System identification is also inherently dependent upon observing prior responses. This necessarily implies that the identification process is constrained by prior usage of the real-world process. The true capabilities of the process can only be ascertained through experimentation; that is, until something different is tried, one cannot ascertain whether the explored behavior is feasible or not. This experimentation obviously represents a form of learning, and one must choose what performance frontier should be explored next. Again, this determination corresponds to another optimization.

Doyle, "Towards a Theory of Scale-Free Graphs"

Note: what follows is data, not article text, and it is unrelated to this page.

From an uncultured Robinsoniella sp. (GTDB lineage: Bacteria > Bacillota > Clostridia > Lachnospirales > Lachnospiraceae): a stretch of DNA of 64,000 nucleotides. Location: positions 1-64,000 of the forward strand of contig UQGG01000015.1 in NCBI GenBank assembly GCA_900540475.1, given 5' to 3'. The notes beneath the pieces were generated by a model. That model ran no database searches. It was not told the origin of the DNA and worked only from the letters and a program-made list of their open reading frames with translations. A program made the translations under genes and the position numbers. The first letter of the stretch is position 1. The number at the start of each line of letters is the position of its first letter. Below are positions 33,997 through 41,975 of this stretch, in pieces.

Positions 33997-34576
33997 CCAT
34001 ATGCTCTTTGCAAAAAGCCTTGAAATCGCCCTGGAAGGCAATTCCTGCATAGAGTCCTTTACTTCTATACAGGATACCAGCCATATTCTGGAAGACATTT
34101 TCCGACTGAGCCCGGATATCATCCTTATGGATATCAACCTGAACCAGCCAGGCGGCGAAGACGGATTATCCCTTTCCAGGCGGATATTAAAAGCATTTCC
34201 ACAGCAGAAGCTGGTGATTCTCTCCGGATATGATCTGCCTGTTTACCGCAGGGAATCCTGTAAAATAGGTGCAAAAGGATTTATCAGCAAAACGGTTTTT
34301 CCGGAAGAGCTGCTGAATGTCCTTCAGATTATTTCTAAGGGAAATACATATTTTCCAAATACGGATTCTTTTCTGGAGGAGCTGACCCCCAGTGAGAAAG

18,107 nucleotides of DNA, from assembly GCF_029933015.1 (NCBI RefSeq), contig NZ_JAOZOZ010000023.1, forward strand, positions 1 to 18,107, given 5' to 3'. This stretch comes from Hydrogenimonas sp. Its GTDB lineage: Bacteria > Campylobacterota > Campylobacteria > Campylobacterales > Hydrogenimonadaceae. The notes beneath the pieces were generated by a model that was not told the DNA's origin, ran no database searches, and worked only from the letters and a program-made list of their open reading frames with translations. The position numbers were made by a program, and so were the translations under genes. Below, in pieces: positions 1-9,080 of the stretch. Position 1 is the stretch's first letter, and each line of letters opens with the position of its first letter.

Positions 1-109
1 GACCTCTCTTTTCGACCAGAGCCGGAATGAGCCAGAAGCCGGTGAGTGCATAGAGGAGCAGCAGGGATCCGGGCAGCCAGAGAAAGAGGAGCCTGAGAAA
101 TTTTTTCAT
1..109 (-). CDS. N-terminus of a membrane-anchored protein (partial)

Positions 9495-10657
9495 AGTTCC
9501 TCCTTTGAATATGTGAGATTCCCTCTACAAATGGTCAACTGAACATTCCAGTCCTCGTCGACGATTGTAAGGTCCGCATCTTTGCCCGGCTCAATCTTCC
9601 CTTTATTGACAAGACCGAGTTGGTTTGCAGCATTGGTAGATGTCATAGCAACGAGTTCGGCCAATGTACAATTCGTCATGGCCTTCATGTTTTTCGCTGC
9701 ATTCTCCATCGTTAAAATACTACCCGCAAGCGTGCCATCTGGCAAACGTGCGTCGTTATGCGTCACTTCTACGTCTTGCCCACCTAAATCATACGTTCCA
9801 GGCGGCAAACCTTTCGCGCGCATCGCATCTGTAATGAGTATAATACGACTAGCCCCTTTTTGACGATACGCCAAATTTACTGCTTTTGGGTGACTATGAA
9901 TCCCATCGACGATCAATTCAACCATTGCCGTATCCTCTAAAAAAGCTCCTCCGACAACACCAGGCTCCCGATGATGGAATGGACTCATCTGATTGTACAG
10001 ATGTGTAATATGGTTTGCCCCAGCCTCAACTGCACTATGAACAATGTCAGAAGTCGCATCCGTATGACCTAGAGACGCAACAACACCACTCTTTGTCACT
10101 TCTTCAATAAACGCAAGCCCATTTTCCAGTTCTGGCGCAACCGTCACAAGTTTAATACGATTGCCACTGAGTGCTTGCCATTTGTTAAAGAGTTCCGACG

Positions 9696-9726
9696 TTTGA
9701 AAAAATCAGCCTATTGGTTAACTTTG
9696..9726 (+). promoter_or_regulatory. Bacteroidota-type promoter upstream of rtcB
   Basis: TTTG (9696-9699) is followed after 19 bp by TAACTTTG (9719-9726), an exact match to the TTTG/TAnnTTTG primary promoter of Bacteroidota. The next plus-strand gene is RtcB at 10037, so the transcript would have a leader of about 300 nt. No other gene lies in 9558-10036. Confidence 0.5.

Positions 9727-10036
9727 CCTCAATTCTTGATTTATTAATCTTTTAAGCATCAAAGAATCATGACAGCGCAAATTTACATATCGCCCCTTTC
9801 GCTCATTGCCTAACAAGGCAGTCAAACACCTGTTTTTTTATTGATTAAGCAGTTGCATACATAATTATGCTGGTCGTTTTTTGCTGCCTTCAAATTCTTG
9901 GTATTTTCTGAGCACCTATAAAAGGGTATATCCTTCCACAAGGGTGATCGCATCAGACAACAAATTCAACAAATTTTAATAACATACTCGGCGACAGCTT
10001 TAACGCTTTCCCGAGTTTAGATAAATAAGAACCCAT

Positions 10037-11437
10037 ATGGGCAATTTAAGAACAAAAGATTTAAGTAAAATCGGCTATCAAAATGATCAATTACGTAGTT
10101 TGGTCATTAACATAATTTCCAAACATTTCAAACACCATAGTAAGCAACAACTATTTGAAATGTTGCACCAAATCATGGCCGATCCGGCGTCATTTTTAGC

From the overview. John Doyle’s research builds on insights about the fundamental nature of complex biological and technological networks that can now be drawn from the convergence of three research themes. 1) Molecular biology has provided a detailed description of much of the components of biological networks, and with the growing attention to systems biology the organizational principles of these networks are becoming increasingly apparent([2], [3], [4], [5], [8], [9], [12], [13], [16], [17], [19], [20], [21], [22], [28], [30], [36] www.sbml.org ). 2) Advanced technology has provided engineering examples of networks with complexity approaching that of biology. While the components differ from biology, we have found striking convergence at the network level of architecture and the role of layering, protocols, and feedback control in structuring complex multiscale modularity ([1], [8], [10], [16], [20], [25], [29], [31], [32], [39]). Our research is leading to new theories of the Internet and related networking technologies, and to new protocols that are being tested and deployed, particularly for high performance scientific computing ([6], [11], [13], [15], [18], [23], [26], www.hot.caltech.edu, netlab.caltech.edu). 3) Most importantly, there is a new mathematical framework for the study of complex networks that suggests that this apparent network-level evolutionary convergence both within biology and between biology and technology is not accidental, but follows necessarily from the requirements that both biology and technology be efficient, adaptive, evolvable, and robust to perturbations in their environment and component parts (www.cds.caltech.edu/sostools, [10], [13], [27], [33], [37], [38]). This theory builds on and integrates decades of research in pure and applied mathematics with engineering, and specifically with robust control theory.